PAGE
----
By Anton Ziajka – Edited by Insue Kim
Case C-131/12, Google Spain SL, et al. v. AEPD, et al. (E.C.J. May 13, 2014)
The European Court of Justice (“ECJ”) recently interpreted the EU’s Data Protection Directive, 95/46/EC (“Directive”), to affirm an individual’s “right to be forgotten.” See Google Spain, slip op. ¶ 91. The ECJ held that an Internet search engine is obligated, upon an individual’s request, to erase from its search results links to webpages that contain “inadequate, irrelevant or no longer relevant, or excessive” information that relates personally to the individual. Id. ¶ 94. The search engine must remove such results even if the information contained on the linked webpages is lawful and accurate, id., and even if the inclusion of the linked search results does not cause prejudice to the individual, id. ¶ 96. This obligation is limited to results responsive to searches “made on the basis of” the individual’s name, id. ¶ 94, and does not apply when access to the information is justified by “the preponderant interest of the general public,” id. ¶ 97.
Reactions to the ECJ’s judgment have ranged from condemnation to cautious optimism. TechCrunch provides an interview with Wikipedia founder Jimmy Wales, who criticizes the ruling as censorship of knowledge. By contrast, writers for the Guardian and Wired suggest that the holding may be a step in the right direction toward greater respect for people’s privacy. The New York Times, Ars Technica, and BBC further analyze the holding and its implications.
This case arose from a complaint lodged by a Spanish resident with the Spanish Data Protection Agency (“AEPD”), alleging that a newspaper published on its webpages a personally-identifying announcement from sixteen years ago about a real-estate auction connected with the complainant’s debt recovery. Id. ¶ 14. The complainant further alleged that a query for his name on Google Search returned links to these webpages. Id. He requested that the newspaper and Google remove this personal data from its webpages and search results, respectively, which the AEPD denied as to the newspaper but granted as to Google. Id. ¶ 15–17. Google appealed, and this decision followed. Id. ¶ 18.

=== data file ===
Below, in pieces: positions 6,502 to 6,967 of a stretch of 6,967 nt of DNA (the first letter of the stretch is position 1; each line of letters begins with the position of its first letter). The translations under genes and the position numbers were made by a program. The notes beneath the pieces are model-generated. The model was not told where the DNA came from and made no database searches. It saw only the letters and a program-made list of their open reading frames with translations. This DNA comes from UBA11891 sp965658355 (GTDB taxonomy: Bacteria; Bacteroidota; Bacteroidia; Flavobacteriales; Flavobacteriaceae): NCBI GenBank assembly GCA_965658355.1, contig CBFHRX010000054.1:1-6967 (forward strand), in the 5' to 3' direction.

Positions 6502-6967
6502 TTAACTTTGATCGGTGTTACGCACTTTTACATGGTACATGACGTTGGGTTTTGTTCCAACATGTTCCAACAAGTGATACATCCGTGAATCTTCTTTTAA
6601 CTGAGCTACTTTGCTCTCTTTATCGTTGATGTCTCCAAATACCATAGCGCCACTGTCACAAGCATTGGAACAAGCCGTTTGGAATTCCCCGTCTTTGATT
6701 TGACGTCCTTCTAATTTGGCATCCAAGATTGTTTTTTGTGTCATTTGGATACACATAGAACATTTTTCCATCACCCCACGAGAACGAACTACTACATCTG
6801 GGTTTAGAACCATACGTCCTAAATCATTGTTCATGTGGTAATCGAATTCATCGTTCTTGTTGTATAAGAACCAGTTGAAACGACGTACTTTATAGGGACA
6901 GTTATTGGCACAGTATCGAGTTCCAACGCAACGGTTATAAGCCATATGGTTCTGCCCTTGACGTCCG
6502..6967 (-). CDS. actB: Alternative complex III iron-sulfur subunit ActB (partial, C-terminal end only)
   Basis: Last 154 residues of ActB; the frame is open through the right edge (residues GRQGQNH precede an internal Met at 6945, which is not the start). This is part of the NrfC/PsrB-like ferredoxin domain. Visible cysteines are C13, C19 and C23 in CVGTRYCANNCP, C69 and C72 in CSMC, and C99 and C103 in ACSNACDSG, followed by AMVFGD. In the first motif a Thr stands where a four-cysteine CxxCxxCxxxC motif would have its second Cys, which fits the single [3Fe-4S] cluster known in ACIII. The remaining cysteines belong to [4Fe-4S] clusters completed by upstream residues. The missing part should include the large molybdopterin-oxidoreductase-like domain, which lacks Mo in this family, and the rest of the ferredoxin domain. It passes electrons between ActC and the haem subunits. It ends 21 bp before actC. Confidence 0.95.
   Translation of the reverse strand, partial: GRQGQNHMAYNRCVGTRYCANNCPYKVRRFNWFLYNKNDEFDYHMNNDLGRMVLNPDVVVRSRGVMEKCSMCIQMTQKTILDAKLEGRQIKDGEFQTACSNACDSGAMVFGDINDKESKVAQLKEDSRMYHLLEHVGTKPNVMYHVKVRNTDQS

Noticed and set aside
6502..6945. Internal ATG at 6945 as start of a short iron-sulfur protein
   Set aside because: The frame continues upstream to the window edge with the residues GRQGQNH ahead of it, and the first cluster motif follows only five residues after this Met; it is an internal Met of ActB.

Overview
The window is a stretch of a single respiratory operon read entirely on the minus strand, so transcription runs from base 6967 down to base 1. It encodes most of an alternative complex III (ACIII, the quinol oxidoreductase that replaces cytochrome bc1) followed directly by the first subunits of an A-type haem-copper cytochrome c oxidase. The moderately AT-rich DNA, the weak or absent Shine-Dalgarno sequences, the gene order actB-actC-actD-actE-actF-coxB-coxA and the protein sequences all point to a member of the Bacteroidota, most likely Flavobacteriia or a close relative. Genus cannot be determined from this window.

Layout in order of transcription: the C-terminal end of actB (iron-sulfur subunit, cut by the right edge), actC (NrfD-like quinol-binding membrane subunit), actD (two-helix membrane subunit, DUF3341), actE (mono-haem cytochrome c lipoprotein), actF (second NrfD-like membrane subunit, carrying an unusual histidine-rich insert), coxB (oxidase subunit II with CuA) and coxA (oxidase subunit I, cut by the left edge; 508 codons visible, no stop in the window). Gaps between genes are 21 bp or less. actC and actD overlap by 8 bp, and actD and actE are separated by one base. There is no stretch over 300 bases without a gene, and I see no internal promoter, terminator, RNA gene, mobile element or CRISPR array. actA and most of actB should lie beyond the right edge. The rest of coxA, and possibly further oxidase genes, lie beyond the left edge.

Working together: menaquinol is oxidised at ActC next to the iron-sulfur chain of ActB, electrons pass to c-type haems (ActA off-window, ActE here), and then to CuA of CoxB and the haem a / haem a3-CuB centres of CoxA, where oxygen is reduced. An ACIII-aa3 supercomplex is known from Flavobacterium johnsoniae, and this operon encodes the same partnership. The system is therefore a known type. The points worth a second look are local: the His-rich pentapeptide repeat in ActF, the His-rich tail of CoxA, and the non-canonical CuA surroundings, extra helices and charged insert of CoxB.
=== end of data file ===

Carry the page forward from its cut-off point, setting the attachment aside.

First, the ECJ found that the search engine’s activity in locating, indexing, and displaying information on the Internet constitutes “processing of personal data” within the meaning of the Directive. Id. ¶ 41. In support, the ECJ observed that a search engine, in response to a search for a person’s name, provides a “structured overview of the information relating to that individual,” id. ¶ 37, and therefore “plays a decisive role in the overall dissemination of those data,” id. ¶ 36.
Next, the ECJ held that such data processing falls within the territorial and contextual scope of the Directive, because Google’s Spanish subsidiary promotes and sells Google’s advertising in Spain and “orients its activity towards the inhabitants” of that country. Id. ¶ 60. Whether Google actually processed the data within Spanish borders was considered irrelevant by the court. See id. ¶ 45.
Finally, the ECJ balanced “the legitimate interests pursued by the [data] controller” against the individual’s “right to privacy with respect to the processing of personal data.” Id. ¶ 74. The ECJ determined that, in general, the right to privacy overrides both the economic interests of the search engine and the interest of Internet users in obtaining the information. Id. ¶ 81. However, the legitimacy of each particular personal datum must be determined via a fact-specific inquiry, which may depend “on the nature of the information in question and its sensitivity to the data subject’s private life and on the interest of the public in having that information.” Id. Accordingly, the ECJ ruled that because the information about the complainant’s prior debt was sensitive, outdated, and of insufficient public interest, it must be erased from Google’s search results. Id. ¶ 98.
As the New York Times reports, the judgment leaves unresolved several issues, including the precise definition of “irrelevant” personal data, whether a search engine must remove such data globally or only within individual countries, and how much effort a search engine must expend investigating complaints. To comply with the ruling, search engines face a host of new complications; so far, Google has set up a search removal request webform for EU residents. Moreover, the European Commission is currently contemplating a major reform of the EU legal framework on the protection of personal data. In light of recent uncertainties, Internet companies’ obligations with respect to personal data may be redefined in the near future.